Where this cinematic myth really got launched is difficult to tell, but it is depicted in context in The Longest Day, although in that historically accurate version of Cornelius Ryan's book, its shown in the context of close combat with the U.S. soldier not knowing what the German soldier was attempting, and not understanding what he was saying.  This scene was almost identically taken for Saving Private Ryan, but converted in what is otherwise a very fine film into one in which U.S. Rangers purposely shoot German soldiers trying to surrender, after taunting them.  It's picked up again in Band of Brothers, but in that case the murder is suggested rather than depicted, and it is in fact based upon what was a real event in that instance, although an extraordinary event.  In Fury, however, its shown as routine and even in an unusually sadistic episode in one scene.  Almost no soldier in this movie, even those depicted as highly religious, object, which would be quite unlikely.  Of note, the murder suggested in Band of Brothers was controversial amongst members of that unit, all of whom were elite troops.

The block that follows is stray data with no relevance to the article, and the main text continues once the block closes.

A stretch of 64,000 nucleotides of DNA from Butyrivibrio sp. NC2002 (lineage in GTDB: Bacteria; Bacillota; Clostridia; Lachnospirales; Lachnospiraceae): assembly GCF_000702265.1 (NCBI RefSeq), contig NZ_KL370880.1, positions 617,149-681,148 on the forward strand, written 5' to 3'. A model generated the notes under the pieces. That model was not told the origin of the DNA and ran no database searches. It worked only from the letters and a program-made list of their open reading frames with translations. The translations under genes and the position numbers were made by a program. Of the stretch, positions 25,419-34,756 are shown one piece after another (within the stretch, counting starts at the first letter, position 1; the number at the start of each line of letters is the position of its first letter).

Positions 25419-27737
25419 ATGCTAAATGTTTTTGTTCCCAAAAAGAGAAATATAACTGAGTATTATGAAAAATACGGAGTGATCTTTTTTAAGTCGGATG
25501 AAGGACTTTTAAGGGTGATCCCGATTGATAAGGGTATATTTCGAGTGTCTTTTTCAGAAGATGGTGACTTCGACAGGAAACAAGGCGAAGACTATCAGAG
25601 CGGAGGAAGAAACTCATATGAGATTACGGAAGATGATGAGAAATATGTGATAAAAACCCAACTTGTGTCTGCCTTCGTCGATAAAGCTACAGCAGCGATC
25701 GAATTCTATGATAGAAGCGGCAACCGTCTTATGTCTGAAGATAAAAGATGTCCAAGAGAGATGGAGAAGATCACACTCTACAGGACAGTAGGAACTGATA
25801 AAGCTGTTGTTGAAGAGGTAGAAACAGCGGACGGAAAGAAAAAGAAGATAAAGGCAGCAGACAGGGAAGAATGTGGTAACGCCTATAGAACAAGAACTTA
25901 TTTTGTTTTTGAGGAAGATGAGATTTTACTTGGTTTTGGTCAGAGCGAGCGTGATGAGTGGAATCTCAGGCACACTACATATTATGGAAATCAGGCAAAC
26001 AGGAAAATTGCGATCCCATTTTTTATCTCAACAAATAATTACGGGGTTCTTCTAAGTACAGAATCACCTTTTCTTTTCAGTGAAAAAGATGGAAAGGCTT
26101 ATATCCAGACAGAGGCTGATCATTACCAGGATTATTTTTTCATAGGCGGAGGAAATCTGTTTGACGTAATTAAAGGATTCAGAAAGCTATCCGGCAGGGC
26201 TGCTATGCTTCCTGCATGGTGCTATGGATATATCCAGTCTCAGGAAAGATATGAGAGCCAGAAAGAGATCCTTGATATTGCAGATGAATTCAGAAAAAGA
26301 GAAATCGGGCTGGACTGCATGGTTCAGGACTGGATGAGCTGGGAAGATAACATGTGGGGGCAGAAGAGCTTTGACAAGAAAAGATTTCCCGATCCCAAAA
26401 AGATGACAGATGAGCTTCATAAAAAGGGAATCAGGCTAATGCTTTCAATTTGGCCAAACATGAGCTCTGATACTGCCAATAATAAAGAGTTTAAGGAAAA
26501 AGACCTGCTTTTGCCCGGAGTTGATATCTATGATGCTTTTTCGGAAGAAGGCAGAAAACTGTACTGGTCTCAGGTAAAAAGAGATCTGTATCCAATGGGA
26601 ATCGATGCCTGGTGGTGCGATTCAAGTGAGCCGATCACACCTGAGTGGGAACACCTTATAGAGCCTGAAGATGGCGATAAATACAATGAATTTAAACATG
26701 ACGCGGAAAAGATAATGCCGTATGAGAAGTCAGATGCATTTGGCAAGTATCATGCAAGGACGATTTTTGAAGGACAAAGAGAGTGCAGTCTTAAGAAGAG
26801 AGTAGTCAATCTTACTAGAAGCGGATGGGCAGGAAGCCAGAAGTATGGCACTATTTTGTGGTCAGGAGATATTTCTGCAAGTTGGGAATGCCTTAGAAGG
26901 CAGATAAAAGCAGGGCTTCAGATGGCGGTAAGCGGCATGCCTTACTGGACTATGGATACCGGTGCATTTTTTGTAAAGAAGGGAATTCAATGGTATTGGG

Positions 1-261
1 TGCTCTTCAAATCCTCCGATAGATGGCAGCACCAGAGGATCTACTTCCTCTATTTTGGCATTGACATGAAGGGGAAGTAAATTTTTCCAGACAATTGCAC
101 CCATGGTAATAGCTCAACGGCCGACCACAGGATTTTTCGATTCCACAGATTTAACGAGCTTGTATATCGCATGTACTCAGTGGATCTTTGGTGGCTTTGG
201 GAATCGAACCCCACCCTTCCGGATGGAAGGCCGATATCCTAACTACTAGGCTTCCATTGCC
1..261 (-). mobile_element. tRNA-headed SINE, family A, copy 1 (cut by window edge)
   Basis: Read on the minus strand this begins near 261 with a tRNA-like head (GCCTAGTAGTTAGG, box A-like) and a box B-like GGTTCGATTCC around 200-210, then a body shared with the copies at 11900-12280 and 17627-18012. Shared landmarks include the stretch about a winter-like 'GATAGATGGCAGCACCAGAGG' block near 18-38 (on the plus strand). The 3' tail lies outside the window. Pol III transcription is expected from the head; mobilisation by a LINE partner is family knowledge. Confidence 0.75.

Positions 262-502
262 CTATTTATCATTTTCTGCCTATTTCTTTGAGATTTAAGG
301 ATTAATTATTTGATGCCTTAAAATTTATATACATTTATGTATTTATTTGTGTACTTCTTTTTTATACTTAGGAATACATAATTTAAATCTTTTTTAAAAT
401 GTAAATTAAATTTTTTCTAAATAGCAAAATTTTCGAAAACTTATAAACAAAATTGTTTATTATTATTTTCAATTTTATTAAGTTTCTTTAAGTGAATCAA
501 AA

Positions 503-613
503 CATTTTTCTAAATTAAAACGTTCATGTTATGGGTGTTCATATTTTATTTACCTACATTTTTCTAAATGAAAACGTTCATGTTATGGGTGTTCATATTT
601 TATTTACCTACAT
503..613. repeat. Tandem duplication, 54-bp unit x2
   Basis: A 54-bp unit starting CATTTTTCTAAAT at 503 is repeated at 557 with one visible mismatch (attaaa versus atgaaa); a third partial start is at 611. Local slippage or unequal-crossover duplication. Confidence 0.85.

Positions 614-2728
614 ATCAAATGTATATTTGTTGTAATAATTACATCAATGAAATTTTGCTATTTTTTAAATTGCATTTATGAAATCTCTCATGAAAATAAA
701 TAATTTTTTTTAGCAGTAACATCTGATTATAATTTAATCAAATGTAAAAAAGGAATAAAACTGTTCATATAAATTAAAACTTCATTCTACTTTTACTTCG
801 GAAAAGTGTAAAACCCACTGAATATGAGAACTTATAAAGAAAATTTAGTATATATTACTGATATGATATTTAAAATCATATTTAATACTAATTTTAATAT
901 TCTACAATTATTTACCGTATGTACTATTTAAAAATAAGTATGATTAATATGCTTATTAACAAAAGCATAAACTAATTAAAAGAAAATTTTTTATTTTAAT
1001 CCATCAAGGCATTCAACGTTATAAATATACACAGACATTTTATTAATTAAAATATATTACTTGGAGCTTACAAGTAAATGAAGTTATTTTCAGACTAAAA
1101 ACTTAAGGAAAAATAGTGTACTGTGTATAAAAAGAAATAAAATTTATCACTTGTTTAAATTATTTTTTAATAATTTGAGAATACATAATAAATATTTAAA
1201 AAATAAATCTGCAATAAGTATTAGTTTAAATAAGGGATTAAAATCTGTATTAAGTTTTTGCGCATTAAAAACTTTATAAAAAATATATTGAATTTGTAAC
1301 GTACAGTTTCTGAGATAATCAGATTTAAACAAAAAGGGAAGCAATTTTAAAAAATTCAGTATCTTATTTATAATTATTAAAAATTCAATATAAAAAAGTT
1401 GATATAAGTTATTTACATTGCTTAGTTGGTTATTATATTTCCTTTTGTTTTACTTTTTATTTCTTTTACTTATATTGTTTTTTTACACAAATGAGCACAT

German troops in Fury are portrayed as stunningly well equipped and uniformed, when period photographs show a lot of them to pretty worn by that stage of the war. This film takes place over a few days starting in April 1945 (we don't know exactly when it ends, but it would be in April or May 1945).  By April 1945 the German army was using a mix of everything it had and exhibiting a decline in equipment quality in everything.  They were, of course, still quite capable of fighting well, but they were not the same in terms of equipment that they'd been even a few months prior.  Even Hitler Youth units are shown as well equipped and uniformed when period photos show them looking mostly like a bunch of ill equipped scared children.